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Integral Group’s Vision (Interview with Peter Rumsey)

By Molly Miller

Peter Rumsey, RMI Senior FellowRMI fellow Peter Rumsey discusses deep green engineering, the Amory Effect and how the building industry is undeniably changing for the better.

RMI Senior Fellow Peter Rumsey leads the West Coast office of Integral Group, which is responsible for the mechanical engineering on the retrofit of Caltech’s LEED-Platinum Linde + Robinson Laboratory. He has collaborated with RMI on the design of the Caltech lab and on dozens of other projects since the mid-’90s, and works regularly with RMI’s RetroFit initiative, which aims to make deep energy savings in retrofitted buildings the new norm.

To increase knowledge-sharing and collaboration between Integral Group and RMI, last summer the two organizations pioneered an “externship” program. Integral Group engineer Hilary Price came to RMI’s Boulder office for several weeks, while RMI analyst Caroline Fluhrer spent two months in Integral’s Oakland office. “They really use integrative design to come up with more creative solutions,” says Fluhrer of the team at Integral. “Integrative design is institutionalized there, and they continually focus on generating more creative and efficient solutions.”

RMI’s Molly Miller spoke to Rumsey about his collaborations with RMI and the challenges and joys of advancing the cause of energy efficiency and “deep green” engineering, as Integral likes to call it. Integral recently applied these deep green principles to its own office.

RMI: How did the retrofit of your new headquarters go?

Rumsey: It’s an older historic building in downtown Oakland. Ninety-three percent of the people in the space have outside views. It has great air quality and great transit options. We have also installed a system to monitor plug loads. We got 101 out of 110 LEED points for a LEED Platinum building, and we did it on a tight budget, so we’re very happy with it.

RMI: What’s your history with RMI?

Rumsey: I started working on contract with RMI in the mid-’90s. We got involved with a wide variety of projects together over the years, and eventually our relationship developed into one of sharing information, not just doing the work. About five years ago, RMI’s buildings practice asked me to be an RMI senior fellow (a loosely structured collaborative agreement between then-Rumsey Engineers, which has become Integral Group, and RMI).

RMI: Can you talk about how it worked collaborating with RMI on the Caltech lab?

Rumsey: The donors [Foster Stanback and Ronald and Maxine Linde] supported and pushed for the building to be a green building. The donors said, “This building can be something special, a low-impact sustainable building, and why don’t we bring in RMI?”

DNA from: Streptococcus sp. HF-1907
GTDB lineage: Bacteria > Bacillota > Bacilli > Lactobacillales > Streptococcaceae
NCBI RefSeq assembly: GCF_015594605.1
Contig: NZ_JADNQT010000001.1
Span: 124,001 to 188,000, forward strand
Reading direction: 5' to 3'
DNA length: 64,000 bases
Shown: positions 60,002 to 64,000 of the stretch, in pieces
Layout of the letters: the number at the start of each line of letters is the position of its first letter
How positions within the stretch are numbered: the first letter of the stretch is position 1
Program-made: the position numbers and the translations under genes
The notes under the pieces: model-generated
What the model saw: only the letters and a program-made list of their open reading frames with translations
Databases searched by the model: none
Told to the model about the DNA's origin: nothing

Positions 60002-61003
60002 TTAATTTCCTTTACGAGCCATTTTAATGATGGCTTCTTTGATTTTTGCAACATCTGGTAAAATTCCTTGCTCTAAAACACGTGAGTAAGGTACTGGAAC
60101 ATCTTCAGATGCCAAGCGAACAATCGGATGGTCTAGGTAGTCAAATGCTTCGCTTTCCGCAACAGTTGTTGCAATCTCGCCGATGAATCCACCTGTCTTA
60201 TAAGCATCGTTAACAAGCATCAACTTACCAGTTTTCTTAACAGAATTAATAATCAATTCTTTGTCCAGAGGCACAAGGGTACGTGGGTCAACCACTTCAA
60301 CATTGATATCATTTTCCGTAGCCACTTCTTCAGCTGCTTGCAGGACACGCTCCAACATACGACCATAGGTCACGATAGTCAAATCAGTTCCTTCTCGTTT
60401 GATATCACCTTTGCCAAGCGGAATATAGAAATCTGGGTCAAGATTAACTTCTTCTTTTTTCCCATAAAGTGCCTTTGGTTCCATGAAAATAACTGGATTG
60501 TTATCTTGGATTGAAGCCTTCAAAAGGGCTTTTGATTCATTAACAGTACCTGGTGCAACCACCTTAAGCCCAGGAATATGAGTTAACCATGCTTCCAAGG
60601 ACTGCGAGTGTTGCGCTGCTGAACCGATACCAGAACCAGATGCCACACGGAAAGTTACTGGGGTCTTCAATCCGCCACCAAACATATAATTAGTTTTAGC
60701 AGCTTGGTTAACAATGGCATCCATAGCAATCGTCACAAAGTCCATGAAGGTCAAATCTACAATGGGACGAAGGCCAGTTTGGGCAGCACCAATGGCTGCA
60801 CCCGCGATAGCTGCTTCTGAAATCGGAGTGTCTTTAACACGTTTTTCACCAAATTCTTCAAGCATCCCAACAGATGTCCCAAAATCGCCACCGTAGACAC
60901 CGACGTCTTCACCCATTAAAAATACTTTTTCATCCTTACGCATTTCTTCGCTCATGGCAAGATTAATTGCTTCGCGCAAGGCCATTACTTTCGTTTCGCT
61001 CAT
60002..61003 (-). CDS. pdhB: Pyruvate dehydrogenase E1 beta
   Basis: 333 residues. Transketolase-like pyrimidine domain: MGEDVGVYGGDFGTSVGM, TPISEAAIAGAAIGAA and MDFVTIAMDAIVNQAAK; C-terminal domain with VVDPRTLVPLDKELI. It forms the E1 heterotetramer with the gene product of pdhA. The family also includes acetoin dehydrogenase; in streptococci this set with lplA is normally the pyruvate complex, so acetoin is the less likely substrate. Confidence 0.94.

We were already on board and working with the building when RMI came on. We were pushing on things and getting some resistance from some of the facilities people. Amory came in and said, “You can do more. You can push the boundaries further. Why don’t you do more?” Suddenly the things we had been suggesting seemed really reasonable. Amory allowed us to push this building beyond just meeting LEED.

Amory gave a lot of support in the charette on “Let’s look at the plug loads, in labs especially.” Designers are generally told not to think about plug loads. So we proposed a plug load energy study, and we got 50 percent savings on plug loads. Now we’ve done some similar studies for other offices. The attitude generally is, build the building and the tenants are going to come later. We were talking to the tenants and equipment-makers during the design.

I don’t think many labs, even new construction, will be as low-energy as this. People said, “You can’t put a lab in this building. There’s not enough space.” But the results are as good as or better than most of the buildings that are done with new construction.

RMI: What can we in the deep green engineering world be doing differently to gain more traction?

Rumsey: We have got to get to the people who are really making the decisions: investors, developers, building managers. So often we are talking to architects. We all go to the United States Green Building Council (USGBC) conference, but we should be going to the real estate developers’ conferences.
What the owners need to know is that you can do this, and it’s not too expensive. They’re risk-averse. In every project, when push comes to shove, we stick to the requirements that can’t budge. The ones that are gray go by the wayside. I believe where there’s a will, there’s a way—the will isn’t there.

Why did the Caltech building happen? Because Caltech and the donors said energy efficiency is not negotiable. The faculty also wanted this building to be green, and so we had the opportunity to talk to and work with the occupants, who happen to teach environmental studies, so they are aware of the impact of energy efficiency.

We have to communicate that the benefits go beyond energy savings. Most of these building owners pass energy savings on to the tenant anyway. So they just don’t care about the energy savings that much. They do care a lot about lease rates and occupancy rates.